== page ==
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Curbing the Damage of Invasive Species

By Brianna Potter*

We live in a time where we need not fly across the globe to see exotic plants and animals. Some of these exotic species are purposely transferred from one place to another, whether it be for their beauty or utility. Others species, however, tag along with these intentionally-brought species or products. When a species is released into a foreign habitat, whether intentionally or not, it becomes an invasive species if it’s presence is harmful to this new environment. The United States and other countries are working on creating a legal means to help combat the growing problem of invasive species. Unfortunately, this is a situation in which fault is difficult to determine and it is not unusual for the release of a non-native species into the wild to go largely unnoticed until the harmful effects of its presence appear. Thus, much of what can be done is damage control. The problem is complex though, requiring continuous analysis of the problems in a specific ecosystem and creation of solutions. The required specificity has been recognized in several efforts, including in an executive order issued by President Obama one year ago. The maintenance of a council in charge of this specific analysis and the call to individuals to take part in creating solutions, both included in this executive order, are important steps in slowing and reversing the harmful effects of invasive species.

Invasive species affect plants, animals, humans, and even the economy.[1] Some problems seen on and off in the media over the past decade include the Burmese pythons that are devastating the ecosystem of the Everglades and several species of mussels that are clogging pipes in the Great Lakes and California.[2] About forty-two percent of threatened or endangered species are in danger of becoming extinct and billions of dollars are lost in the United States because of invasive species.[3] In 2012, The United States Fish and Wildlife Service reported that the nationwide economic damage caused by invasive species is around $120 billion per year.[4] They also reported that they had already spent over $6 million in efforts to get rid of the Burmese python since 2005, and the snake is still spreading and wreaking havoc on Florida wildlife.[5] Zebra mussels alone are estimated to cost each water treatment facility $30,000 a year to remove.[6] Over the past several decades, governments and individuals have made efforts to decrease the harmful effects of invasive species. For example, the Florida Fish and Wildlife Commission sponsors hunts for Burmese pythons and many lake authorities require boat inspections to check for hitchhiking mussels.[7] This is only a start though. Recognizing this, governments have taken some action by forming agreements. Many of these agreements, such as UNCED 1992, are not binding, but they embody the global consensus that something should be done to solve this major issue.[8]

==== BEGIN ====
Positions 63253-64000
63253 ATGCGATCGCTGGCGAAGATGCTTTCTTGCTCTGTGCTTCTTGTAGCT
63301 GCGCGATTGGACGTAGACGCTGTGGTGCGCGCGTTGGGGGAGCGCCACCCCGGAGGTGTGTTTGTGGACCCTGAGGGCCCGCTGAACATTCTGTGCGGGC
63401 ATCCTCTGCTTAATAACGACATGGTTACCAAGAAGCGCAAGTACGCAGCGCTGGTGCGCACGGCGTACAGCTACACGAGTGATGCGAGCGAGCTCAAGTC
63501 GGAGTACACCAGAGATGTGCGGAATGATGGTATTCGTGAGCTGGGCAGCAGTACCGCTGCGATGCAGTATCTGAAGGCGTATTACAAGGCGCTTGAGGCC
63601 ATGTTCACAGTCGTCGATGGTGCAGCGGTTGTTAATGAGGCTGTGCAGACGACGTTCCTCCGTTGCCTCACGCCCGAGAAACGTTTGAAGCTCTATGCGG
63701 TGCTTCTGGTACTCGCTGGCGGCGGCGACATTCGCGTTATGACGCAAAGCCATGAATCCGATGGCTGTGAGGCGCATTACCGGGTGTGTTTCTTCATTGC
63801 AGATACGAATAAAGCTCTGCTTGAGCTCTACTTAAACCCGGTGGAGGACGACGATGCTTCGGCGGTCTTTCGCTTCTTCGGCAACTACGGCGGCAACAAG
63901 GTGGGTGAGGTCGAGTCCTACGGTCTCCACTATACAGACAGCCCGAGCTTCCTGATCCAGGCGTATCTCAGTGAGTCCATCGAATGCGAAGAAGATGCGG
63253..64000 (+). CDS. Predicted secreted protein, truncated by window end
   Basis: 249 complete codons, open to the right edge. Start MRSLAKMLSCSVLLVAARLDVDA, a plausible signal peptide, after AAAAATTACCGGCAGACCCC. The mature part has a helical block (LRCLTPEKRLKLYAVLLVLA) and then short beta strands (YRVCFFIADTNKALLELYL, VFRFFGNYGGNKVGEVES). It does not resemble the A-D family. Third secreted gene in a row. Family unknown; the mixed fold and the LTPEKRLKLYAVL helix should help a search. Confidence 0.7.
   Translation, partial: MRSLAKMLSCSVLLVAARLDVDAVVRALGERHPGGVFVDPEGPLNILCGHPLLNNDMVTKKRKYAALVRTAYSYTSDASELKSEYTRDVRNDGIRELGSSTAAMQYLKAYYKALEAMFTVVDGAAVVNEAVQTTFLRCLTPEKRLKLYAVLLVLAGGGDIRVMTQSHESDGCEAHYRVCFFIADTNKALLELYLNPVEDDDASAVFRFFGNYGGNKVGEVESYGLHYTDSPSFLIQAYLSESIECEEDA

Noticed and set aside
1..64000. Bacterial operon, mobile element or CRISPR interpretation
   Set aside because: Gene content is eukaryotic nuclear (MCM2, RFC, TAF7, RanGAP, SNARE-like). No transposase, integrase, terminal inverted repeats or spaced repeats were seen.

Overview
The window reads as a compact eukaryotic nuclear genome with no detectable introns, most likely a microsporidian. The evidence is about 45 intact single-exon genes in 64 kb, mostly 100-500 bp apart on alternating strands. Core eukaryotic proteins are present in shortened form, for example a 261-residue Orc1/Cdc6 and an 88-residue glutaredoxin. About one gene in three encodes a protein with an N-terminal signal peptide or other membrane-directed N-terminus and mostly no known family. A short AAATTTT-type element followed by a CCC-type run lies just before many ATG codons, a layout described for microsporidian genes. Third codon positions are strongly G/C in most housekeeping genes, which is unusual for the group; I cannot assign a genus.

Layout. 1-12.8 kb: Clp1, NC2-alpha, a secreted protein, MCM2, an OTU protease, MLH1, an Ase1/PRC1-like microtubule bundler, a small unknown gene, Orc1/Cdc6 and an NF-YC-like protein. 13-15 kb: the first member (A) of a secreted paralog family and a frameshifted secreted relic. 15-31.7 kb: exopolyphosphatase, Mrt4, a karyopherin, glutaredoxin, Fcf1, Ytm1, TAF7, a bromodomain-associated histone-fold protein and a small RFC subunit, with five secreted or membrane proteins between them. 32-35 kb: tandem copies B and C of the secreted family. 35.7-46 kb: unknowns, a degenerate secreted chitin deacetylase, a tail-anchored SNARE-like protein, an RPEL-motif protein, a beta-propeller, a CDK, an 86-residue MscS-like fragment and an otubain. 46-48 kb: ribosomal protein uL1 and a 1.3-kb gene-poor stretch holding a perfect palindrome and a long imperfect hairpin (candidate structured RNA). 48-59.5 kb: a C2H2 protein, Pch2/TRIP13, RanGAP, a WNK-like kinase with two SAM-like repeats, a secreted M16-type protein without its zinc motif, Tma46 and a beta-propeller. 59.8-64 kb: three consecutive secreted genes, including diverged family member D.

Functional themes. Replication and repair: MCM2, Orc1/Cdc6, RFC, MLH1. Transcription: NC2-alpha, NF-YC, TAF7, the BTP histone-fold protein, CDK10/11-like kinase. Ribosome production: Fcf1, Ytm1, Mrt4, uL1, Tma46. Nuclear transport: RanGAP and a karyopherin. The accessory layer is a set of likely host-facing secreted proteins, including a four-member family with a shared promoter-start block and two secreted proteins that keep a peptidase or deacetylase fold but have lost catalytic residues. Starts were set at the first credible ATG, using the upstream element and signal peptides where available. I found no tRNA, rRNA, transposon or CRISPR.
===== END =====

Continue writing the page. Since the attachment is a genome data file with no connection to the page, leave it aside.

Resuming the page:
In December of 2016, President Obama signed Executive Order 13751, amending Executive Order 13112, which was signed by President Clinton in 1999.[9] President Obama’s amendment strengthened and clarified the language asserting the purpose of the existing National Invasive Species Council, reaffirming the seriousness of invasive species and the need for cooperation among entities to have any hope of solving the problem.[10]

The executive branch is not the only body which has recognized this problem. Since the 1960s, the US legislature has enacted laws which cover efforts to protect a variety of species and ecosystems.[11] The eradication and control of invasive species is an integral part of this protection. In 2015, Representative Mark E. Amodei of Nevada introduced a bill calling for the Departments of the Interior and Agriculture to create a plan to reduce the number of invasive species on the lands under their control by five percent every year.[12] While this bill did not make it out of subcommittee, a similar bill was introduced in March of this year that specifies the allocation of funds and generalizes the annual amount of reduction of invasive species to “whatever is most practicable.”[13] This bill is still being considered, but its similarity to the most recent executive order suggests a common direction in how the US government is dealing with the problem.